At the onset of WWII in 1940, the German Luftwaffe was the strongest and most battle-experienced air force in the world. The Luftwaffe dominated the skies over Europe with aircraft much more advanced than their counterparts. The Luftwaffe was central to the German Blitzkrieg (lightning war) doctrine, as the close air support provided by various medium two-engine bombers, Stuka dive bombers and an overwhelming force of tactical fighters were key to several early successes.
Unlike the British and American Air Forces, the
| Luftwaffe early on decided not to develope four-engine bombers in any significant numbers, and were thus unable to conduct an effective long-range strategic bombing campaign against either the Russians or the Western Allies when needed. |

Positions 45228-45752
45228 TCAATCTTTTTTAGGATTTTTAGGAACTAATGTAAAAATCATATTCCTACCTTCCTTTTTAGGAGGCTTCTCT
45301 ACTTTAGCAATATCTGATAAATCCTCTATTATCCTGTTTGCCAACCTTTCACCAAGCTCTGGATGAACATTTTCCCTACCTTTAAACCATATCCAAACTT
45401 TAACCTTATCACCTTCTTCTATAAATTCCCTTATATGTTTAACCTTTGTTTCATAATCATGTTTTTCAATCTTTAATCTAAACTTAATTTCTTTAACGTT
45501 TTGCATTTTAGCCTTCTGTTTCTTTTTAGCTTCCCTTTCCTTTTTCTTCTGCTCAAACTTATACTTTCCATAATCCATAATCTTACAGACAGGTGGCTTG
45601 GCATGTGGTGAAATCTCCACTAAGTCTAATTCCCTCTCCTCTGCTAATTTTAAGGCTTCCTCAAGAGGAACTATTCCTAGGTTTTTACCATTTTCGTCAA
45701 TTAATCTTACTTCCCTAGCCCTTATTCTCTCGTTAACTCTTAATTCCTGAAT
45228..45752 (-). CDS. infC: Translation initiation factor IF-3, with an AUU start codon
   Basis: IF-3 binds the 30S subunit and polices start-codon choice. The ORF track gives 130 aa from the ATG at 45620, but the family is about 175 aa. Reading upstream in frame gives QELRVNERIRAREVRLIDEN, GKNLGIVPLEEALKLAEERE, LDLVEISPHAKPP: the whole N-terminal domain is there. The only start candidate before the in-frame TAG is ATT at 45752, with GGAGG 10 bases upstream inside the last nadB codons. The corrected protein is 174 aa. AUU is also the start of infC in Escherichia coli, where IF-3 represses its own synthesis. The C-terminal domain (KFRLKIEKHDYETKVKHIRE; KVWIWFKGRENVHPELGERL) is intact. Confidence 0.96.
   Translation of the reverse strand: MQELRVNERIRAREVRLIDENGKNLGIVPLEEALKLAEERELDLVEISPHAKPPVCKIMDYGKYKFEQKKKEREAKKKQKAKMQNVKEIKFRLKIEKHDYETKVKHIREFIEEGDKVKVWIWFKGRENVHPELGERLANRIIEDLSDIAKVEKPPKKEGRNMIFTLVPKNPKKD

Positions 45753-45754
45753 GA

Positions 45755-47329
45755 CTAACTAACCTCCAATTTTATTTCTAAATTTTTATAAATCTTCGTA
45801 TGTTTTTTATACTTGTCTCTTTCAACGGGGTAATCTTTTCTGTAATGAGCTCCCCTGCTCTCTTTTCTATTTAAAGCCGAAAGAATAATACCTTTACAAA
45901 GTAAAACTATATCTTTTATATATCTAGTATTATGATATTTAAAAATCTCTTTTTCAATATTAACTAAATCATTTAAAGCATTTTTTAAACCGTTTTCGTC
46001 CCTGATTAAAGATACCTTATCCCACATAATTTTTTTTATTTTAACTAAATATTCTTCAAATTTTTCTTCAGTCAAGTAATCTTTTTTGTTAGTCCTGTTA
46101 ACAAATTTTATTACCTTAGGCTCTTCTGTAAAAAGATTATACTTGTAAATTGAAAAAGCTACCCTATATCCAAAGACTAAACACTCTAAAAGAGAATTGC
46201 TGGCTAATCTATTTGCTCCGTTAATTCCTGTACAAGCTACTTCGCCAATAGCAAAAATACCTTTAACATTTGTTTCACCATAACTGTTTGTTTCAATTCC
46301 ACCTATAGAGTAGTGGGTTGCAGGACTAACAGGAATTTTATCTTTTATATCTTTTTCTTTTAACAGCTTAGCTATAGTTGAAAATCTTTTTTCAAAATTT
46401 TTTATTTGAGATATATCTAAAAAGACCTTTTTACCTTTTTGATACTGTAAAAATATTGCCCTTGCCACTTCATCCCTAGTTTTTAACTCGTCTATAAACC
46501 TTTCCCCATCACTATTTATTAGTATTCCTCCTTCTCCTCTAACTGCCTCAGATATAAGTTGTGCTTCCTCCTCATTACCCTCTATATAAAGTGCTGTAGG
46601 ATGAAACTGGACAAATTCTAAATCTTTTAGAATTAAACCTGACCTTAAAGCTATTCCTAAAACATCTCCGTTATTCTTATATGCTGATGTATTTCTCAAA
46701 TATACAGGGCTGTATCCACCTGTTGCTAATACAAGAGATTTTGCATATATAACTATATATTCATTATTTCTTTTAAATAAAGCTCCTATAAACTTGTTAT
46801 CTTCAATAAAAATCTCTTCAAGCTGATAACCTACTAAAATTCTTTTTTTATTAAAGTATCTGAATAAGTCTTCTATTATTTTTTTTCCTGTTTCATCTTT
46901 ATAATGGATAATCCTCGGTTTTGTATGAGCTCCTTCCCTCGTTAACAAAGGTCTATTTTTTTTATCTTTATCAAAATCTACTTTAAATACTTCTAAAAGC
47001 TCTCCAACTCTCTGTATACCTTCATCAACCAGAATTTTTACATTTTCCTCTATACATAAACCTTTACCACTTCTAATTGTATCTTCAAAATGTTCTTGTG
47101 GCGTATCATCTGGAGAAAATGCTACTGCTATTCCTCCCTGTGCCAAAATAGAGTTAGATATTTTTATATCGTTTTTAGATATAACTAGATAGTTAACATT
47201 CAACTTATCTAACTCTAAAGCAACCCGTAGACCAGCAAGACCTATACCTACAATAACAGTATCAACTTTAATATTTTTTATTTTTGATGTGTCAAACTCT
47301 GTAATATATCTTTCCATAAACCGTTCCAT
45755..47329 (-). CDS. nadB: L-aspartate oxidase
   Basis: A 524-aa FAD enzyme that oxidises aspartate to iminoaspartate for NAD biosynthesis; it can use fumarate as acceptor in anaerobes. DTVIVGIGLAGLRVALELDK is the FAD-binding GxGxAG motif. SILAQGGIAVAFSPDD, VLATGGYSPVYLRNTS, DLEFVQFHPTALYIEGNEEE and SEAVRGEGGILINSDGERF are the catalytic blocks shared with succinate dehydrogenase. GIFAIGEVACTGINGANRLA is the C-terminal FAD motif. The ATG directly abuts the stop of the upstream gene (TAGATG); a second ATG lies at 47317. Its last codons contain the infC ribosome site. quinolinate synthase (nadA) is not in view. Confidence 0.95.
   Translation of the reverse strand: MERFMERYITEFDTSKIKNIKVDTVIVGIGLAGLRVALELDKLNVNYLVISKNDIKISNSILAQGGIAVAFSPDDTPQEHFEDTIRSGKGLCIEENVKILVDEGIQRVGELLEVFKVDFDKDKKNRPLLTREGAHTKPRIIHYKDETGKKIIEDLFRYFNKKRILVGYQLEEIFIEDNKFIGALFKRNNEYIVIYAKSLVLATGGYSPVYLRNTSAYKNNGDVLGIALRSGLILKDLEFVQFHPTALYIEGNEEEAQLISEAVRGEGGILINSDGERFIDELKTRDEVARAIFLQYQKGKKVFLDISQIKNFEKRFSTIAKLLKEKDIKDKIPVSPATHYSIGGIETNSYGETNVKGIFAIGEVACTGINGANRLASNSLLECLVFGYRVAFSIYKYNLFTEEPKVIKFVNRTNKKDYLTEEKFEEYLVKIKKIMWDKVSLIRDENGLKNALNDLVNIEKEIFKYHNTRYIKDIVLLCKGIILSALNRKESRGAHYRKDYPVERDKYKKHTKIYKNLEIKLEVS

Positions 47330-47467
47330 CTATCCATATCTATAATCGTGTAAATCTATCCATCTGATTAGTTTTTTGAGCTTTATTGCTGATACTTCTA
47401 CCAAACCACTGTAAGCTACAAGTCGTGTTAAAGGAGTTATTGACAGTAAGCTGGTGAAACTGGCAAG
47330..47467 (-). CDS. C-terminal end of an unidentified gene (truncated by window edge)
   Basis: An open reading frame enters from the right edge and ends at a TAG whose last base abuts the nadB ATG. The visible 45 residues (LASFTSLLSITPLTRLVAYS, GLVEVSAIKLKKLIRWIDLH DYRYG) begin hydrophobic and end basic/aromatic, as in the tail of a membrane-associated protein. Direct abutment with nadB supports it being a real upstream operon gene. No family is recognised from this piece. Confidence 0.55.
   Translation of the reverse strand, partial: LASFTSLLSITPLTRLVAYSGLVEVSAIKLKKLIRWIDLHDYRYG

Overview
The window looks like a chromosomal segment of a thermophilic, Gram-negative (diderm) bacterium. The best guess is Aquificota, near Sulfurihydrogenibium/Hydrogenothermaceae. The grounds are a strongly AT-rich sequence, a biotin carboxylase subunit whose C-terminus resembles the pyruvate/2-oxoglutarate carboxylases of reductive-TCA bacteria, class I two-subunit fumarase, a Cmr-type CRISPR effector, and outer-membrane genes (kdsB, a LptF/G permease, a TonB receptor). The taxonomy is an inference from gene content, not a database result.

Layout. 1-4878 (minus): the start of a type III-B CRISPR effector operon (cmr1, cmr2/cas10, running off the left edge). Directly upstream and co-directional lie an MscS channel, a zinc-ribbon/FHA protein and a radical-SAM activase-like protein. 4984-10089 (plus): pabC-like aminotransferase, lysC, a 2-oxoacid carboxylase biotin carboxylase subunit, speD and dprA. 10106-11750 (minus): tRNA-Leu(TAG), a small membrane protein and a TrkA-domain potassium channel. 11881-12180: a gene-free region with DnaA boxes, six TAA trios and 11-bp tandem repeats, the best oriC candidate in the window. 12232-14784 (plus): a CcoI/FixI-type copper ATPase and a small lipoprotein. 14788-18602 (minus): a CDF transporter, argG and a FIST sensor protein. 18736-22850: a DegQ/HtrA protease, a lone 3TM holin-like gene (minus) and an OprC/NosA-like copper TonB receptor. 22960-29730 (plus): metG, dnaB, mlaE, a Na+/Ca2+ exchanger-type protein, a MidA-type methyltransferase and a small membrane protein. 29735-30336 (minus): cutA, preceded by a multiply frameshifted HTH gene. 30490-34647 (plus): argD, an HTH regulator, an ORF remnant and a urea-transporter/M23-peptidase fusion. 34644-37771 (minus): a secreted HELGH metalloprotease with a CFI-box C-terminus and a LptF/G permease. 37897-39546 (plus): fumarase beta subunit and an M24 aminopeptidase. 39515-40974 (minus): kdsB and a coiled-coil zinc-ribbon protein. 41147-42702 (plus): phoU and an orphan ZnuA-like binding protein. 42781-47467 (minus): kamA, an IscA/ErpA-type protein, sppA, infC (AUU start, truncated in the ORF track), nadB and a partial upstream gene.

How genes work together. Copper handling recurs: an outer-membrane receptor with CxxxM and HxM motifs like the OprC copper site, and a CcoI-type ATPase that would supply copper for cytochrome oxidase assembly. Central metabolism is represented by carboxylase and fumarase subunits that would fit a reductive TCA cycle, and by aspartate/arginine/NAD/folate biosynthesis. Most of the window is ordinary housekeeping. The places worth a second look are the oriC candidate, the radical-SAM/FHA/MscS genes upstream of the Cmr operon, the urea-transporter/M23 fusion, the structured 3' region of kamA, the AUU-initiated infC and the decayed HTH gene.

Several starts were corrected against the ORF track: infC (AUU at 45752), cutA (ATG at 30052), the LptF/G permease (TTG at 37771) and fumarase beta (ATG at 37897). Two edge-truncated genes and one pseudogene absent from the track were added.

The new technology of radar was used effectively against the powerful German Luftwaffe during the Battle of Britain. It was the first time that German forces failed to achieve a major goal. So while Germany was on the leading edge of much technology during WWII, these two issues helped halt
| the powerful German war machine. |
- The Messerschmitt Bf 109 was the most versatile and widely-produced fighter aircraft operated by the Luftwaffe. The kill ratio (almost 9:1) made this plane a superior German fighter during the war.
- The Focke Wulf Fw 190 is considered one of the best fighters of World War II. A superb fighting machine, it soon gained a reputation and the nickname Butcher Bird.
- The Junkers Ju 87 Stuka was a main asset for Blitzkrieg, able to place bombs with deadly accuracy.